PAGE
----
Chapter 43 : Antony van Leeuwenhoek, Clifford Dobell, and Robert Hooke

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Antony Van Leeuwenhoek was a draper, with no scientific training, who constructed excellent (though simple) microscopes, and used them so skillfully, that he was able to see bacteria, protozoa, spermatozoa, blood corpuscles, and many other objects invisible to the naked eye. The microscopes consisted of a single, very small, biconvex magnifying glass, which was mounted between small apertures in two thin oblong metal (usually brass) plates riveted together. The user can hold the instrument close to the eye and use little thumb screws to adjust the focus. The affinity of Clifford Dobell for his subject can be seen by perusing the “epistle to the reader” that prefaces his book. The epistle contains similar flourishes of both humility and arrogance. He discovered that the only English version of Leeuwenhoek's letters was badly garbled. After completing the initial, laborious work of translation could Dobell embark on his second task, a massive historical search for every paper and manuscript that could cast further light on Leeuwenhoek and his researches. Doubtless history will record that microorganisms were discovered by “two remarkable geniuses,” Antony van Leeuwenhoek and Robert Hooke.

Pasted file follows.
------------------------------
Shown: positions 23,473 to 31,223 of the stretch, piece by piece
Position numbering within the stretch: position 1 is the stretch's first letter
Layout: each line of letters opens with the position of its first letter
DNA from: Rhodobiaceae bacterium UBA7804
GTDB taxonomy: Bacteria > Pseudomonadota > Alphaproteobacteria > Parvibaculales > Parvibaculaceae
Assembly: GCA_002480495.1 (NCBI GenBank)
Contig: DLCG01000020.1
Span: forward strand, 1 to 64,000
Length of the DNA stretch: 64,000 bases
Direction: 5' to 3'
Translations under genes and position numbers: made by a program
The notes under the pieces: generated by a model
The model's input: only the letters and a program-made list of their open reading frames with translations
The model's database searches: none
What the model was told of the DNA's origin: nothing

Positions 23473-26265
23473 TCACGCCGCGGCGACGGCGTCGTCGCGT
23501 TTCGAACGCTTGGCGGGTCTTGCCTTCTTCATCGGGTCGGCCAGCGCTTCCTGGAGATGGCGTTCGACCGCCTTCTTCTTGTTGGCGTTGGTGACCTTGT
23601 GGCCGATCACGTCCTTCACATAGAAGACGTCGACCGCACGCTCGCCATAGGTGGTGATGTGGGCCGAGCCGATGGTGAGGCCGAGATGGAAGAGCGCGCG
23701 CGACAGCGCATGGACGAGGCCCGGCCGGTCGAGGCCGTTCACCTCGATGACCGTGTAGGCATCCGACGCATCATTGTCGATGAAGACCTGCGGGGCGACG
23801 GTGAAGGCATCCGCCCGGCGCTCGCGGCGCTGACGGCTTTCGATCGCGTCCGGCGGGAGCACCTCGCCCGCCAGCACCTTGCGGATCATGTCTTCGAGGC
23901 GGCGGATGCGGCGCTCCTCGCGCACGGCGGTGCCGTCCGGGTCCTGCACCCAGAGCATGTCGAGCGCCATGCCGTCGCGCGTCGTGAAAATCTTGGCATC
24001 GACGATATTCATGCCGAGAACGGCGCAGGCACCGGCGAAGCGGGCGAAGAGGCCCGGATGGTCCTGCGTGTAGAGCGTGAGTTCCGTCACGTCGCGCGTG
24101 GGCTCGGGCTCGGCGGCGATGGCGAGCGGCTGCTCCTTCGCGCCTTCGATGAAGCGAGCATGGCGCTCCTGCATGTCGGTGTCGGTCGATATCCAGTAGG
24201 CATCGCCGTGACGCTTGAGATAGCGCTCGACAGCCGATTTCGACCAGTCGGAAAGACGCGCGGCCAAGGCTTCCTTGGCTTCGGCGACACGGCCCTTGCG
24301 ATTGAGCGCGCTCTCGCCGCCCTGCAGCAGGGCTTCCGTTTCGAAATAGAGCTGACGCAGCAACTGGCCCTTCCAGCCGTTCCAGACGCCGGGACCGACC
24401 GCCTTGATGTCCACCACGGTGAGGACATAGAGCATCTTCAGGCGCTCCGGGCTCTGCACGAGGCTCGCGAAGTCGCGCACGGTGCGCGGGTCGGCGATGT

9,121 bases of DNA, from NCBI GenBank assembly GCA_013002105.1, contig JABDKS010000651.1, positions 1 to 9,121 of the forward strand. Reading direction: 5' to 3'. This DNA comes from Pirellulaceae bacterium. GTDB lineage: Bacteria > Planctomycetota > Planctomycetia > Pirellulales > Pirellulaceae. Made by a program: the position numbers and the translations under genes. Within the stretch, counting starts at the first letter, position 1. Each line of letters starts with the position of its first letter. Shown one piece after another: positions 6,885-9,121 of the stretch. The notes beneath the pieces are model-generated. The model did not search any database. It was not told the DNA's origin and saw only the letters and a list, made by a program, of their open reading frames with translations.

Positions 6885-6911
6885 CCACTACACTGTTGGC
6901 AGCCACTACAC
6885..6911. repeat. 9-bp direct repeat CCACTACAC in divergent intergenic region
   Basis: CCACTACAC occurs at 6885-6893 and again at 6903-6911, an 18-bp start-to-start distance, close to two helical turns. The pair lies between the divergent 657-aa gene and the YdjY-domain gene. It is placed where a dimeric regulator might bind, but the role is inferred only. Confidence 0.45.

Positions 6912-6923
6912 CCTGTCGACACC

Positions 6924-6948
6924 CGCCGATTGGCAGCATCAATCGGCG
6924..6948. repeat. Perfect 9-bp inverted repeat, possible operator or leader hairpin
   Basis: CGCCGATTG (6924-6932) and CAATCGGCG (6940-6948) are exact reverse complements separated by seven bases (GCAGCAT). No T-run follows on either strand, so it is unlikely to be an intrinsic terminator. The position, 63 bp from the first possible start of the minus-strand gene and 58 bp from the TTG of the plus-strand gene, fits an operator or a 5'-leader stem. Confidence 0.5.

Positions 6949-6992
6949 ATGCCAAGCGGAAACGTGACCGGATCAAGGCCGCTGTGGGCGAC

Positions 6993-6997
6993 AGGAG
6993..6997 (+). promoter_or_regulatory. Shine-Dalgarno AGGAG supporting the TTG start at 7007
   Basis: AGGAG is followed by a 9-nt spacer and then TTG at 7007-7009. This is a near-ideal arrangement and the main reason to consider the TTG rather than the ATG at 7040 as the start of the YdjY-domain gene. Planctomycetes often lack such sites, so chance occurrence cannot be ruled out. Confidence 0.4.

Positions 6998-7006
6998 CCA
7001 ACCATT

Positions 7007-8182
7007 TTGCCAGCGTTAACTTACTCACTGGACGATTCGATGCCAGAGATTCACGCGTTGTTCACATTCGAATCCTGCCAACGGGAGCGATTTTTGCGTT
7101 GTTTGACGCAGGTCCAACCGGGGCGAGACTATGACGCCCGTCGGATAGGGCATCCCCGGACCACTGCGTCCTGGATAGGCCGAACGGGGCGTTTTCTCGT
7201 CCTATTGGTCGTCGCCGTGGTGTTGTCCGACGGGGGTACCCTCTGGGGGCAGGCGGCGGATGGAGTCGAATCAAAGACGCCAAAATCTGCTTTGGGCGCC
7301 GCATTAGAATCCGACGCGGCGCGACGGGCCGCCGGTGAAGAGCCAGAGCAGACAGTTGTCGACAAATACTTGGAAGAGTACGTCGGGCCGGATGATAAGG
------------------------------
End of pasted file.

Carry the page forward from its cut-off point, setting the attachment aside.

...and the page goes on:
Citation: Dixon B. 2009. Antony van Leeuwenhoek, Clifford Dobell, and Robert Hooke, p 201-205. In Animalcules. ASM Press, Washington, DC. doi: 10.1128/9781555817442.ch43
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1. de Kruif, P. 1926. Microbe Hunters. Harcourt, Brace, and Co., New York, NY.
2. Dobell, C. 1932. Antony van Leeuwenhoek and His “Little Animals.” Harcourt, Brace, and Co., New York, NY.
3. Gest, H. 2004. The discovery of microorganisms by Robert Hooke and Antoni van Leeuwenhoek, Fellows of The Royal Society. Notes Rec. R. Soc. 58: 187 201.
4. Gest, H. 2007. Fresh views of 17th-century discoveries by Hooke and van Leeuwenhoek. Microbe 2: 483 488.

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